AMHERST, Mass.-Sweet Honey in the Rock, the Grammy Award-winning African-American female a cappella ensemble, will perform at Amherst College on Sunday, Nov. 3 at 7:30 p.m. in Buckley Recital Hall at Amherst College. Admission to the concert, presented as part of the college's annual Martin Luther King, Jr. celebration, is free but seating is limited. Tickets will be distributed at the door.

A Sweet Honey in the Rock concert is an a cappella experience unlike most others: beyond the group's interwoven parts and complicated harmonies is an intention to inform and illuminate that never becomes preachy or didactic. As the Washington Post wrote of the group, "It's one thing to proselytize and lecture about civil rights, domestic violence, the upcoming elections and the plight of the rain forests. It's quite another to have these subjects illuminated and deconstructed by voices gaining strength like some maniacal engine, with mesmerizing repetitions, modulations smooth as silk and accompaniments resembling the toot of a calliope or a forest of rustling trees."

Bernice Reagon Johnson founded the group in 1973. Having been active in the Student Nonviolent Coordinating Committee (SNCC), Reagon Johnson was one of the Freedom Singers, the historic African-American vocal group formed during the height of the '60s civil rights struggles. The first song she taught her new group was "Sweet Honey In The Rock," based on a parable that told of a land so rich that when rocks were cracked open, honey flowed from them; the group says this is emblematic of "Sweet Honey's commitment to the black musical forms of its heritage, ancestral and modern, as unifying, communal force against oppression of all types - racial oppression being just the starting point." Reagon Johnson has been singing with the group for almost thirty years.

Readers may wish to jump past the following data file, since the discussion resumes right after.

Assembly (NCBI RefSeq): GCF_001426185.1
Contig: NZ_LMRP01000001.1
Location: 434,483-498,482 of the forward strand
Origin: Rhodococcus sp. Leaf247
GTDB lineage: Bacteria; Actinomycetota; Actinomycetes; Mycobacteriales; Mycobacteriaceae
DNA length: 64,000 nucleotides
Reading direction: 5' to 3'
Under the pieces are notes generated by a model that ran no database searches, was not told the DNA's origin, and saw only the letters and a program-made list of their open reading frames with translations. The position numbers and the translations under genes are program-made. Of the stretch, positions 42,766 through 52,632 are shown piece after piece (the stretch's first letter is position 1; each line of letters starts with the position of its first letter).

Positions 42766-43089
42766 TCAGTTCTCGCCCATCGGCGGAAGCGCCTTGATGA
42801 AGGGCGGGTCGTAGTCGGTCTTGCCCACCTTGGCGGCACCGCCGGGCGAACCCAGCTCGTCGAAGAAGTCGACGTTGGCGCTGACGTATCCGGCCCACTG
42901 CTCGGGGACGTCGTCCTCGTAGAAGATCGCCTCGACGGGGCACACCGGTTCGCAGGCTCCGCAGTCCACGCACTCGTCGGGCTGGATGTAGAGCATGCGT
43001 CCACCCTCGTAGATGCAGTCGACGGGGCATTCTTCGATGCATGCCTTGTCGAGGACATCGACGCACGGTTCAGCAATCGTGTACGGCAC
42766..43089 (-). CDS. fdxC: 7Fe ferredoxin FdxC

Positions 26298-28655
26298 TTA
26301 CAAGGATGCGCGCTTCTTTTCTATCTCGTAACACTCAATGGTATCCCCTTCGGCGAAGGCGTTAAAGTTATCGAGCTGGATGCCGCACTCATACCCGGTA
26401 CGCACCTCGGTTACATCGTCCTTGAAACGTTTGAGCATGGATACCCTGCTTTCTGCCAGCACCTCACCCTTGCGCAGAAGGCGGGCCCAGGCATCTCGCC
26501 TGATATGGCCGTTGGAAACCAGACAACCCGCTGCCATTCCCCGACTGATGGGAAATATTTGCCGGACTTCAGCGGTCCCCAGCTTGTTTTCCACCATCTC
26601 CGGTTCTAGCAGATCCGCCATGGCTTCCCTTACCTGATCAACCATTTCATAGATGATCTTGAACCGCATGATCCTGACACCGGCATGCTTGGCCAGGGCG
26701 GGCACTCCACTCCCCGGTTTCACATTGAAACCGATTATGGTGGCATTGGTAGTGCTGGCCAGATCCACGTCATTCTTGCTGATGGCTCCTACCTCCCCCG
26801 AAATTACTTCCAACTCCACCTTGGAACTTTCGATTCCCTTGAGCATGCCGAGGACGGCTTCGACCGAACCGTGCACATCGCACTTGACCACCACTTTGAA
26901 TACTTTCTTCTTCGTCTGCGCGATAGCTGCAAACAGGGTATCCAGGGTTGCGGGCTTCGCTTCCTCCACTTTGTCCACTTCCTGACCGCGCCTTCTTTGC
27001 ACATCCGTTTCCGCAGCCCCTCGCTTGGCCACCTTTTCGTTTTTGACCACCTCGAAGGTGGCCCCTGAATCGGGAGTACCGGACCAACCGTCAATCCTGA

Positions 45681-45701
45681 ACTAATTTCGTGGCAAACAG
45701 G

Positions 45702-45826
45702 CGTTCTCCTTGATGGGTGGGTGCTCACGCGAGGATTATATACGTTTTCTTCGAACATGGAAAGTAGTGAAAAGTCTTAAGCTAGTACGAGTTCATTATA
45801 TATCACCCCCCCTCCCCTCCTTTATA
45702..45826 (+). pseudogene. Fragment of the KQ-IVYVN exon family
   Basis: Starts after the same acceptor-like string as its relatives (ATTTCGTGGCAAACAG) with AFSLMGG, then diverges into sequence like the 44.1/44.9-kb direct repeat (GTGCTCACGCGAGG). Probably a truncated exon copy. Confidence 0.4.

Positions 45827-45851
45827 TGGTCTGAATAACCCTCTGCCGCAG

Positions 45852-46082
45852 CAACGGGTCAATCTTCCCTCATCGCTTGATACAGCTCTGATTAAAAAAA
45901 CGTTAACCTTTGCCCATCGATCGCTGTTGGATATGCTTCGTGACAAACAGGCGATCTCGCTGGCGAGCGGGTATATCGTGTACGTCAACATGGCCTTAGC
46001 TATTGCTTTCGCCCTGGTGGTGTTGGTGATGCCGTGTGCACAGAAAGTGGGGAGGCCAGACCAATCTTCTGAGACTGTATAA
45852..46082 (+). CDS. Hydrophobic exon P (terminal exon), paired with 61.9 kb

Sweet Honey in the Rock is a six-person group, with five singers and a sign-language translator. Dr. Ysaye Maria Barnwell is a prolific composer in addition to being a member of the group; she spends much of her time off-stage working as a master teacher and choral clinician in cultural performance theory. Nitanju Bolade Casel, who spent four years studying and performing in Dakar, Senegal, brings to Sweet Honey her unique performance experience in African vocal styles, jazz, improvisational rhythms and hip hop. Aisha Kahlil specializes in the integration of traditional and contemporary forms of music, dance and theater; she has performed as a singer and dancer with numerous groups, including the Raymond Sawyer Dance Theater, Sounds of Awareness, Sundance and the African Heritage Dancers and Drummers. Kahlil was named Best Soloist by the Contemporary A Cappella Society of America (CASA) for her performances of "See See Rider" and "Fulani Chant." Carol Lynn Maillard, one of the original members of Sweet Honey, is an accomplished film, television and stage actress. She has performed with the D.C. Black Repertory Company (where she met Reagon Johnson) and the Negro Ensemble Company, as well as appearing at the New York Shakespeare Festival and on Broadway. Shirley Childress Saxton has spent over 25 years providing Sign interpreting services in a wide range of life situations including education, employment, legal, medical, performing arts and music.

Sweet Honey in the Rock has a Website at http://www.sweethoney.com.